Governments continue to invest in them, from Russia’s Skolkovo Innovation Centre on the outskirts of Moscow to the Paris-Saclay research facility. Successful sites bring researchers, or people with ideas, together with entrepreneurs to turn those ideas into businesses, and access to finance. They also have good connection links to other centres.

In 2011, the government awarded the British Bioscience Research Council £44m to invest in its Babraham Research Campus, on the outskirts of Cambridge. Dr Celia Caulcott, its executive director for innovation & skills, explains that the campus is designed to attract small bioscience companies through access to world-leading researchers and facilities.

“It’s about proximity to discovery,” she explained, during the Innovate UK conference in London earlier this month. “We have invested to make sure that great research facilities are available to small companies that couldn’t possibly afford access to those things on their own.”

The flexibility of accommodation on the site appears to have given it the “stickiness” that economists crave. Will Spooner, chief science officer at Eagle Genomics, says the company has occupied seven different offices in six years on the campus as it expanded from 3 to 22 people: as the company grew, the space it occupied could grow with it, without the upheaval of moving to a completely new site.

Innovation, of course, doesn’t stop at city borders. Two “growth areas of national importance” attached to London – the Thames Gateway and the London-Stansted- Cambridge- Peterborough areas – extend far beyond the M25. Both schemes bring together policy makers across institutional boundaries, in an attempt to create joined-up thinking on issues such as transport, housing, and skills.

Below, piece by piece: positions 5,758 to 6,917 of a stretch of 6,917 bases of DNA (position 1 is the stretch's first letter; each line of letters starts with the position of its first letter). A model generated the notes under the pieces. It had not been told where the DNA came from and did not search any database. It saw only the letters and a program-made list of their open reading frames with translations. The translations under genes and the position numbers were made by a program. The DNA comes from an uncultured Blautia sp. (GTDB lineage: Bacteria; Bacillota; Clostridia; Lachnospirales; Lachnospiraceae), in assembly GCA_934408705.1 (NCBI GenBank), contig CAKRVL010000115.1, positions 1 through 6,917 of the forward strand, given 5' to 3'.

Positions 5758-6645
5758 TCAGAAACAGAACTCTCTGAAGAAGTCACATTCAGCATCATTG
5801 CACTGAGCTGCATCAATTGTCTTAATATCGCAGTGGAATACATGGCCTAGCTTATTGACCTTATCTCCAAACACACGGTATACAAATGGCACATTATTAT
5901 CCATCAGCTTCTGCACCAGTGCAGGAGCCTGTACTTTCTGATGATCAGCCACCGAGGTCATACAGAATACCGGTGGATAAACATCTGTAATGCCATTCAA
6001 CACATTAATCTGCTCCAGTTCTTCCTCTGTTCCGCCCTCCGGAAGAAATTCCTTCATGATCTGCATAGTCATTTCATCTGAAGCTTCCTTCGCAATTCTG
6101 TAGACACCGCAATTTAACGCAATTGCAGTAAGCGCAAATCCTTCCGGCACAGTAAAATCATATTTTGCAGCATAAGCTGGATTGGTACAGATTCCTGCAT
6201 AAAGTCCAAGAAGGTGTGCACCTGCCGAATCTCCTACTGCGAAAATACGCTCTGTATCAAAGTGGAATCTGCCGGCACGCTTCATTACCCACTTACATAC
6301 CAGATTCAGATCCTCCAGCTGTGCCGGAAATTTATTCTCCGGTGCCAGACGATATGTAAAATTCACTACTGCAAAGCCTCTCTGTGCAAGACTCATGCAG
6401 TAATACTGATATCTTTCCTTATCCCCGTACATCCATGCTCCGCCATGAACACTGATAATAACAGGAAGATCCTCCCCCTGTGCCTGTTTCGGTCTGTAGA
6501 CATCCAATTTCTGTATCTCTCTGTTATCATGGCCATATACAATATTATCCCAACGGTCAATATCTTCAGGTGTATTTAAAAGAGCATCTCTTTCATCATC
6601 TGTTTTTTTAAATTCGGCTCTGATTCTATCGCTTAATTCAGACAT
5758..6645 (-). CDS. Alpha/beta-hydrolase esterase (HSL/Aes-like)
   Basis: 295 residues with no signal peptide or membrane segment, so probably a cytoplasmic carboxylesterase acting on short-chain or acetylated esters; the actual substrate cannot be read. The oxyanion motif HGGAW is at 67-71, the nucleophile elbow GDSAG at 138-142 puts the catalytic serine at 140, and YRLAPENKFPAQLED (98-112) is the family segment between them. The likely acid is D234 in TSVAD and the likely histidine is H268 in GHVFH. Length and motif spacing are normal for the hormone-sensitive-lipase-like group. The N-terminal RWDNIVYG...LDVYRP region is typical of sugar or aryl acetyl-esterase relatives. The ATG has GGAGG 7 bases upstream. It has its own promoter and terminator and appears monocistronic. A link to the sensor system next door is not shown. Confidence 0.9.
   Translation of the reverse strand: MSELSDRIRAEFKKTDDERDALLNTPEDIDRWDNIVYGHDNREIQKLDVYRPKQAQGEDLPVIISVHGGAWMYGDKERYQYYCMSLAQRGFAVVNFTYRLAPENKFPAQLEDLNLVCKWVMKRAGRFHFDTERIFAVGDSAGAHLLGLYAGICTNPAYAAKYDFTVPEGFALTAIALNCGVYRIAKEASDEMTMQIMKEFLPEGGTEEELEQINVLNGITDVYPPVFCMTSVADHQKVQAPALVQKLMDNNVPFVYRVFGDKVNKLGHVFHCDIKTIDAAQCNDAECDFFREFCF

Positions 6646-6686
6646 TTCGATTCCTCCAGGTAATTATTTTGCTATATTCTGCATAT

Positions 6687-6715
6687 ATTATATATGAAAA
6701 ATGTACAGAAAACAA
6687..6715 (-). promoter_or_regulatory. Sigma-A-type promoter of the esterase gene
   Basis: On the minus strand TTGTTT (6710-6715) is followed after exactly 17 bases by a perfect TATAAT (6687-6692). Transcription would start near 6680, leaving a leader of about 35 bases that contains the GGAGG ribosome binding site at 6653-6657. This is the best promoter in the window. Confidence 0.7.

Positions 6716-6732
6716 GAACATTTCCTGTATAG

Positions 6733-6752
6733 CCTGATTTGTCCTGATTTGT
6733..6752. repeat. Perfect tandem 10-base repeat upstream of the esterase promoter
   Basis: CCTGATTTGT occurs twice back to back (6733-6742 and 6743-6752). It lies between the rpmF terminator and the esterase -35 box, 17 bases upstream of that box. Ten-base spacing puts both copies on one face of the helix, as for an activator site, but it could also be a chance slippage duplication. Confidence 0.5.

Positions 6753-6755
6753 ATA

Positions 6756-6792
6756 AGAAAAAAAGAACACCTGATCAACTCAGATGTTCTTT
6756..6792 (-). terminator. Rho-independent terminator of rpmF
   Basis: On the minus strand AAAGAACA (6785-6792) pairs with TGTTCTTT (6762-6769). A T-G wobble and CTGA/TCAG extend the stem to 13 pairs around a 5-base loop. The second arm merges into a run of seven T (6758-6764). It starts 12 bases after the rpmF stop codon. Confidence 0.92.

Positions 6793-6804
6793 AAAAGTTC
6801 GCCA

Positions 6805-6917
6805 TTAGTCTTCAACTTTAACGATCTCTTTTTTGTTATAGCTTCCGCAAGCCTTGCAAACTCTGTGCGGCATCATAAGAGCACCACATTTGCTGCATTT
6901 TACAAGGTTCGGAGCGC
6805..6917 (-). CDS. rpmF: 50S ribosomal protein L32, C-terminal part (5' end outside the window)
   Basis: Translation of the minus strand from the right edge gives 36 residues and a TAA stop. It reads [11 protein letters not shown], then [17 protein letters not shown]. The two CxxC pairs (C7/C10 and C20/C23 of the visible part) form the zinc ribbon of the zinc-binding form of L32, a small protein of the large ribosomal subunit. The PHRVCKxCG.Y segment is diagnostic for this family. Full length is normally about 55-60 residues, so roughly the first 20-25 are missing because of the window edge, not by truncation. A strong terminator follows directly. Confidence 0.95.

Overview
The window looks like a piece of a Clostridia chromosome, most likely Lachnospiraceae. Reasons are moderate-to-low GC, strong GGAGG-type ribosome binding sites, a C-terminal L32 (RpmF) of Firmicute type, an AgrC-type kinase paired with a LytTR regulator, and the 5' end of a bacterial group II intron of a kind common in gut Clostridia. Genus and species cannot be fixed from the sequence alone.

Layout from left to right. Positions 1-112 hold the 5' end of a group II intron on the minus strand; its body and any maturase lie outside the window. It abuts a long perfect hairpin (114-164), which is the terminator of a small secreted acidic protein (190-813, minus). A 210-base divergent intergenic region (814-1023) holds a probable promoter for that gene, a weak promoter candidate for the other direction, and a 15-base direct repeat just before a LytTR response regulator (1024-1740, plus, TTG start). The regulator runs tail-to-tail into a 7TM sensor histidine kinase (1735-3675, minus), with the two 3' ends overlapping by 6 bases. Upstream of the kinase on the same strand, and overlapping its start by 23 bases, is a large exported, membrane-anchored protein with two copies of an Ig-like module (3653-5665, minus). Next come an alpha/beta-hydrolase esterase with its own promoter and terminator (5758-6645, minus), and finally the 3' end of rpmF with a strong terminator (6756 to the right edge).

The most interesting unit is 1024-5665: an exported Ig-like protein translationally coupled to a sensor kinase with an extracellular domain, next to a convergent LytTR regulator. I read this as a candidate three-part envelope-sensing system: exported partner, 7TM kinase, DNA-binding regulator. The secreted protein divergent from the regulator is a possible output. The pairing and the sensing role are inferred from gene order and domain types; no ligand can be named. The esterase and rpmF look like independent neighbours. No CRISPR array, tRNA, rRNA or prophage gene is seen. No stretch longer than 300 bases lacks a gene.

Public policy “should not only be one answer centric,” says Michael Joroff, a senior lecturer at the MIT Dept. of Urban Studies and Planning. Or, to put it another way: “A lot of growth will happen where growth happens.”

 

 
 
 
 

America's cities can't police their way out of this crisis

Police deployed tear gas during anti-racism demonstrations in Los Angeles over the weekend. (Mario Tama/Getty Images)

As protesters took to the streets across the United States over the weekend to express their anger at police killings of unarmed black Americans, it was hard to miss the hypocrisy coming from local authorities – including the otherwise progressive, left-leaning officials who are in power in most major American cities. 

Many US mayors and their police chiefs had issued public statements over the past week that seemed – only briefly, as it turned out – to signal a meaningful shift in the extent to which the Black Lives Matters movement is being taken seriously by those who are in a position to enact reforms. 

The sheer depravity of the most recent high-profile killing had left little room for equivocation. George Floyd, 46, died last Monday under the knee of white Minneapolis police officer Derek Chauvin, while three additional officers helped to hold Floyd down, doing nothing to aid him as he begged for them to stop and eventually lost consciousness. The officers had been attempting to arrest Floyd on suspicion of having used a counterfeit $20 bill at a deli. All four have since been fired, and Chauvin was arrested Friday on charges of third-degree murder and second-degree manslaughter.